Just Recovering from Salva II’s WALK-TO-WORK or WALK-FROM-WORK Decree in Juba!
No sooner had I just reached my house exhausted than booted my PC and began to type. “I am damn tired, have walked 5 kilometres from Nyakuron Cultural Centre to Souk Jebbel, just because somebody (other than me) has decided to let me walk from work at night, after having walked to work today.” Before I add why, I saw the below post on my cobro’s (cousin brother’s) Facebook wall, and thought it would make this Weakleaker compliment the solidarity I most yearn and must always yearn from my readers, especially on stories of public interests that are likely to give us the Ngor’s Syndrome.
“People are dying in Jonglei and Unity States and here the government has deployed over 1,000 policemen/women to chase after boda bodas!…..Are boda bodas more important then human lives being lost in our states?”, asked Humble Anyang Ngong on a Facebook page.
I think somebody is trying to campaign against Gen. Salva Kiir and the SPLM in advance (before 2014) in South Sudan here. That ‘somebody’ is not Anyang or Ngong or Dengdit, or Ngor or Nhial Bol… It is he who just thinks the old bush style and imposes their thoughts over the people in town. As our President Salva Kiir is busy telling the Americans, Europeans and Asians in Washington DC that we South Sudanese are ready to barter our rule of law with their (donors) aid, somebody in the name of his Uncle and namesake, Salva Mathok Gengdit, is busy imposing on us the ‘law of rule’ back home (Juba). So when Salva Kiir is busy promising the world a rule of law, Gen. Salva Mathok, Deputy Minister of Interior, is busy implementing the law of rule on the poorest and more desperate section of our battered economy, the cyclists!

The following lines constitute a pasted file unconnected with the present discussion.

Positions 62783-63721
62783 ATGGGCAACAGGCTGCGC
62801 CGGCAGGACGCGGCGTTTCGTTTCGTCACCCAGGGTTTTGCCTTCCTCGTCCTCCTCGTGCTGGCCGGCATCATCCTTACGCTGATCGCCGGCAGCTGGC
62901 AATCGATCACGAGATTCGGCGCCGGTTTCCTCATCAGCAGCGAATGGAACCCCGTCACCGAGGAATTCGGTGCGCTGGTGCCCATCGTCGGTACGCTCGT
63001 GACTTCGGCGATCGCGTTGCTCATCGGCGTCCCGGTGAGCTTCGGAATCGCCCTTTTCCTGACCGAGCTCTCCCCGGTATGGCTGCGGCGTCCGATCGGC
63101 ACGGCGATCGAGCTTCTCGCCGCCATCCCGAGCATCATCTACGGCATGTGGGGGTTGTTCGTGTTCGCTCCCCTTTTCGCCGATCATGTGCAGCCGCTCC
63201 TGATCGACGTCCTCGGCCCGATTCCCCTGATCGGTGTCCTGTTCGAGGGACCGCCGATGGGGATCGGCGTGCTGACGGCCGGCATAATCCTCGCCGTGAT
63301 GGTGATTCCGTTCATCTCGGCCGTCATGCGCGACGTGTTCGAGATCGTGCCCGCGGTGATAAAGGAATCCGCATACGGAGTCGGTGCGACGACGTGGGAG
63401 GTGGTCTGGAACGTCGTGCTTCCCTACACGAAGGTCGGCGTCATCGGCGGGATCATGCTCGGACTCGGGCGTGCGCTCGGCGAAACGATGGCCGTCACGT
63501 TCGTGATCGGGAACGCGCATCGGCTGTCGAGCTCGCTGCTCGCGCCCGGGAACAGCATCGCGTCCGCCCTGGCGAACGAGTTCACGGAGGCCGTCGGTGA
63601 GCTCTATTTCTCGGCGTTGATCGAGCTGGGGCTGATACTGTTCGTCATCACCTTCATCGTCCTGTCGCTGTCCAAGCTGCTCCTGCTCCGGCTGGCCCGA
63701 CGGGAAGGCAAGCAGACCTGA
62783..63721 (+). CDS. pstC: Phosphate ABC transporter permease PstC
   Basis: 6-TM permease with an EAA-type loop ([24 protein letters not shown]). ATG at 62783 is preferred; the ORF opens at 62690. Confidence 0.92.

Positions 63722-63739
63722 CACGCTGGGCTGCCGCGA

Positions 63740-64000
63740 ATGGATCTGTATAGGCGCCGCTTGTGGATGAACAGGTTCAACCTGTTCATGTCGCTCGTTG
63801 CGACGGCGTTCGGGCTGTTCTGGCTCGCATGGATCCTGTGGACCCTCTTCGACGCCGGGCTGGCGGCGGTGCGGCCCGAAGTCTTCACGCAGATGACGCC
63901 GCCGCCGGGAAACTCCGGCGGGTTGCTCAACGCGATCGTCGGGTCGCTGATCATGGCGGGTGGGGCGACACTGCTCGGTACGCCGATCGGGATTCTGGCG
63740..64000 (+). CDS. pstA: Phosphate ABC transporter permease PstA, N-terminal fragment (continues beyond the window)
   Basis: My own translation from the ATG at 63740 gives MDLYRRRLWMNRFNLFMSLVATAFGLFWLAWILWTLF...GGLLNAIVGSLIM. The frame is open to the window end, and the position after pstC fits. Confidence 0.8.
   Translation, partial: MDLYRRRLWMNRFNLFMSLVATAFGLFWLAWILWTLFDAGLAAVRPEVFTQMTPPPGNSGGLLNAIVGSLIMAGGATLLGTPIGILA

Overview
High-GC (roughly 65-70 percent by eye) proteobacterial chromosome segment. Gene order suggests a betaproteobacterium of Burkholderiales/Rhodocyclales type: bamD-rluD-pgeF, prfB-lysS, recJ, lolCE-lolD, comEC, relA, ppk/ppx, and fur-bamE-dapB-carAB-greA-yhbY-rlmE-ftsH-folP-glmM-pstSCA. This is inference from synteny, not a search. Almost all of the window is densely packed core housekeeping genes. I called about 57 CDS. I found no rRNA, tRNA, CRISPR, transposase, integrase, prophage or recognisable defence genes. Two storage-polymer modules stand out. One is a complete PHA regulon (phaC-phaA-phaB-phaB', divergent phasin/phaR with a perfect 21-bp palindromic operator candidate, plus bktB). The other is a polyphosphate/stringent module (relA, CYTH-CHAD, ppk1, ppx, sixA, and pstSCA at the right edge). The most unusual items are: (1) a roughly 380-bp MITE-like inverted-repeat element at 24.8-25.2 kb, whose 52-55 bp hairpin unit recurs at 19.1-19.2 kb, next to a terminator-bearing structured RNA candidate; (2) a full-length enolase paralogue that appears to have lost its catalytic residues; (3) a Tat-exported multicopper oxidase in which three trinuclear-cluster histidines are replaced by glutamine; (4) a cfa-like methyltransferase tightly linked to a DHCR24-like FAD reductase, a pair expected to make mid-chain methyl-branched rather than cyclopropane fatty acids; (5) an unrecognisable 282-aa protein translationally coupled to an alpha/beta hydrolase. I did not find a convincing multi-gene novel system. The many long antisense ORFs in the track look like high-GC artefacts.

“Today 16/12/2011 we hereby reinforced police with more Orders, any motorcycles found entering prohibited streets in Juba Town must be seized and owner face the court to get fine,” said the orders by the Deputy Minister (quoted verbatim from his Decree). Tongue in cheek, my/our interests as members of public that use the boda boda transport cannot wait to see the map of the “Prohibited Streets in Juba Town”. Prohibited against who? Wow, am smelling Johannesburg of 1980 here!
This is what I call the ‘law of rule’ and not the rule of law that we fought for. A rule of law is one proposed, accepted and implemented by the people, for the people and of the people. However, this is not the case. My own presentation of the opposite (law of rule) is rule coined up by a people (reads person/s or ethnic clique of colleagues in power), of a people or for a people.
What is ‘the law of the rule’ vis-a-vis the ‘rule of the law’? Apologies: I have no definite definition here but just to let the reader benefit from the reverse of our governance system from law to rule. To pretend to be simpler and clearer, a democratic law is made by the peoples’ representatives, the parliament, or electees, whereas a rule (call it Dec(g)ree the Juba way) is made by the appointees. The latter, this Draconian Decree (unresearched unilateral law) is what I refer to as the law of the rule, a law proposed and imposed by a ruler.
Look at the raw law again. “The government institution should use Honda or Yamaha Motor Bikes (thumb up to these two companies!!!..???) for their dispatch riders and plate numbers issued by National Traffic Police,” reads the Decree in part. In normal circumstances, this stinks of corruption. The public, especially companies who have imported other brands of motorbikes, will jump up with accusing finger pointing at the two companies for allegedly bribing the government into declaring them ‘monopolists’. Does the Deputy Minister know the impact of his words in these economy?
This is the reason why I (they) reverse the order from the rule of law to the law of rule. In Uganda, a walk-to-work decree is declared and implemented by the marginalized people in protest against the government, while in South Sudan, a walk-to-work or walk-from-work is imposed by the marginalizing authorities upon the common people who cannot afford to use personal or official cars.This class, or call it third class citizens, comprises the majority, namely the matatu (minibus) commuters, the bicycle peddlers, the boda-boda cyclists, etc. The end of the list, just after the peddlers, are the pedestrians.